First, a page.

The first time you do a movement is an experiment. Repeating the movement becomes a pattern. Patterns solidify into structure.
So how is Yoga an experiment? And what do patterns have to do with Yoga?
Try this exercise.
Close your eyes and touch the tip of your nose with the tip of your index finger. That first attempt is an experiment.
Now repeat the movement five times. Probably, as you figured out how to do it, your precision got better. You’re developing a neurological pattern.
If you continue to do this movement regularly, subtle changes in the structure of the connective tissue that holds your body together will occur in your arm, hand, neck, and back to help your body support this movement.
With repetition, how you hold and move your body shapes the structure of your body.
When you try a new yoga movement, your first attempt is an experiment. Then you develop a neurological pattern of how to do that movement.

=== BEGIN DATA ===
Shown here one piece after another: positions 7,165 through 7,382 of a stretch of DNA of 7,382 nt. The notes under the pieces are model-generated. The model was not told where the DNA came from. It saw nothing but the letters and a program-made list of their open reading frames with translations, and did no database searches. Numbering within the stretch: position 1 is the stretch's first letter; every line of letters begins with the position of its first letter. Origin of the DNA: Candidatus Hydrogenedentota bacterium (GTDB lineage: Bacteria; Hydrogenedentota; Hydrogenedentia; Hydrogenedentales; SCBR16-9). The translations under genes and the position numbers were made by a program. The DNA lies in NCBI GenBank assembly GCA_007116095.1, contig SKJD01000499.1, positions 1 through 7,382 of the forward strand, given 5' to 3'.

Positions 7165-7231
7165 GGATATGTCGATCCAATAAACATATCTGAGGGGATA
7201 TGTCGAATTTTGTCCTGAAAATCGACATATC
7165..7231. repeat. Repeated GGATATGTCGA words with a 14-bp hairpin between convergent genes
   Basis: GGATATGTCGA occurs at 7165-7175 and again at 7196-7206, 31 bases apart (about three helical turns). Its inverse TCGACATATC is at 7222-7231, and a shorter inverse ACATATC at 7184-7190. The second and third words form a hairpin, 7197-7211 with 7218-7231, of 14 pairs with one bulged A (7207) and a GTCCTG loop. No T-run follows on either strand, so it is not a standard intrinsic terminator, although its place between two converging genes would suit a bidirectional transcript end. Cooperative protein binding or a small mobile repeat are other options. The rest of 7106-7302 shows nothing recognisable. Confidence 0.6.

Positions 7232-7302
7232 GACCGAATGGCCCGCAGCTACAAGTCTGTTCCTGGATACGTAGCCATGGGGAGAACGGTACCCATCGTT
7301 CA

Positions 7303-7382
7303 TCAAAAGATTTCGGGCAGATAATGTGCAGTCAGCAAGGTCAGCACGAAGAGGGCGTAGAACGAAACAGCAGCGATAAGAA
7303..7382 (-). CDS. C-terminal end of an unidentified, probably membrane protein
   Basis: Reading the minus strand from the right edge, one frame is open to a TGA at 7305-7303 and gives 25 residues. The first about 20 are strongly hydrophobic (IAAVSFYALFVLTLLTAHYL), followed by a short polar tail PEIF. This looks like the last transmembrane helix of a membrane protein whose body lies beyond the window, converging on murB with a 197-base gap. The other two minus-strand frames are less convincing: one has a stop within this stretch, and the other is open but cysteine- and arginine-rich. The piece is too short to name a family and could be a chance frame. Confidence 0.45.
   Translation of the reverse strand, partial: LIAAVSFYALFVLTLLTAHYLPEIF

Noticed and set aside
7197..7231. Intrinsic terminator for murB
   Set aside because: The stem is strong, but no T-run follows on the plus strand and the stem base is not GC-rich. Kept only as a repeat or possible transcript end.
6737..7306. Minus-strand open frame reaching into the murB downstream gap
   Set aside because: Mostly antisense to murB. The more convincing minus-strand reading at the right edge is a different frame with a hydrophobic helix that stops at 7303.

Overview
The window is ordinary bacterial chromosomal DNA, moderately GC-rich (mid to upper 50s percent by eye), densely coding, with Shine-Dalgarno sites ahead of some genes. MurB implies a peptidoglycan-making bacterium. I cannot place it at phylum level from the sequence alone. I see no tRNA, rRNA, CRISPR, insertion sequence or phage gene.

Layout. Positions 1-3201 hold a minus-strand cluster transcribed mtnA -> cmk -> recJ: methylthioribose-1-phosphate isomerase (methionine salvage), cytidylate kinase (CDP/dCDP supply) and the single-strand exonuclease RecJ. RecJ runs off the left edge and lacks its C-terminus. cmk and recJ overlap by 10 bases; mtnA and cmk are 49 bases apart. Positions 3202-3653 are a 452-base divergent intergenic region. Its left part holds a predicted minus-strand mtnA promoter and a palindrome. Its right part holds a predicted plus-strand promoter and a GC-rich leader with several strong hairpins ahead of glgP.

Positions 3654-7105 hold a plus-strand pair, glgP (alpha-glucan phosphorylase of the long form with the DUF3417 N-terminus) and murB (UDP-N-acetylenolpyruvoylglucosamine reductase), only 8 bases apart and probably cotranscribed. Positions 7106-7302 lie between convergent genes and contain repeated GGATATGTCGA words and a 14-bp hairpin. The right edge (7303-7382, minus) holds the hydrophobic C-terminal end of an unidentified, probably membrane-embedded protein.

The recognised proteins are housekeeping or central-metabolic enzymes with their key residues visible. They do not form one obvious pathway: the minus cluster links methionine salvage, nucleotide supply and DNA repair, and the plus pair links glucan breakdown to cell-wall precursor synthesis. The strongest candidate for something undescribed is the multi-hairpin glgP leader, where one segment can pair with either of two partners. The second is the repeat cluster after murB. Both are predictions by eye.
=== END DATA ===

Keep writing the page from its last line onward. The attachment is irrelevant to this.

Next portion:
Repetition begins to subtly change the structure of your body (your fascia), solidifying support for that specific set of movements and posture.
Imagine a body that only does forward bends. That body becomes great at forward bends but less able to do other movements!
The expression “being stuck in your ways” applies to bodies as well as minds.
Fascia expert Tom Meyers suggests that you “do yoga badly at least once a week,” rather than seeking the same perfect form every time.
So, move in different ways, not just one way. And experience the experiment.
Looking for more?
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Carrie Heeter, PhD, RYS200
Carrie Heeter, PhD, RYS200, is a meditation designer, research scientist, and author of the book An Inside Look at Meditation: Experiences for healing, support, and transformation. She has studied yoga one-on-one with her mentor Marcel Allbritton and participated in Yoga Well courses and trainings for more than a decade. She is a retired professor of interactive media and serious games at Michigan State University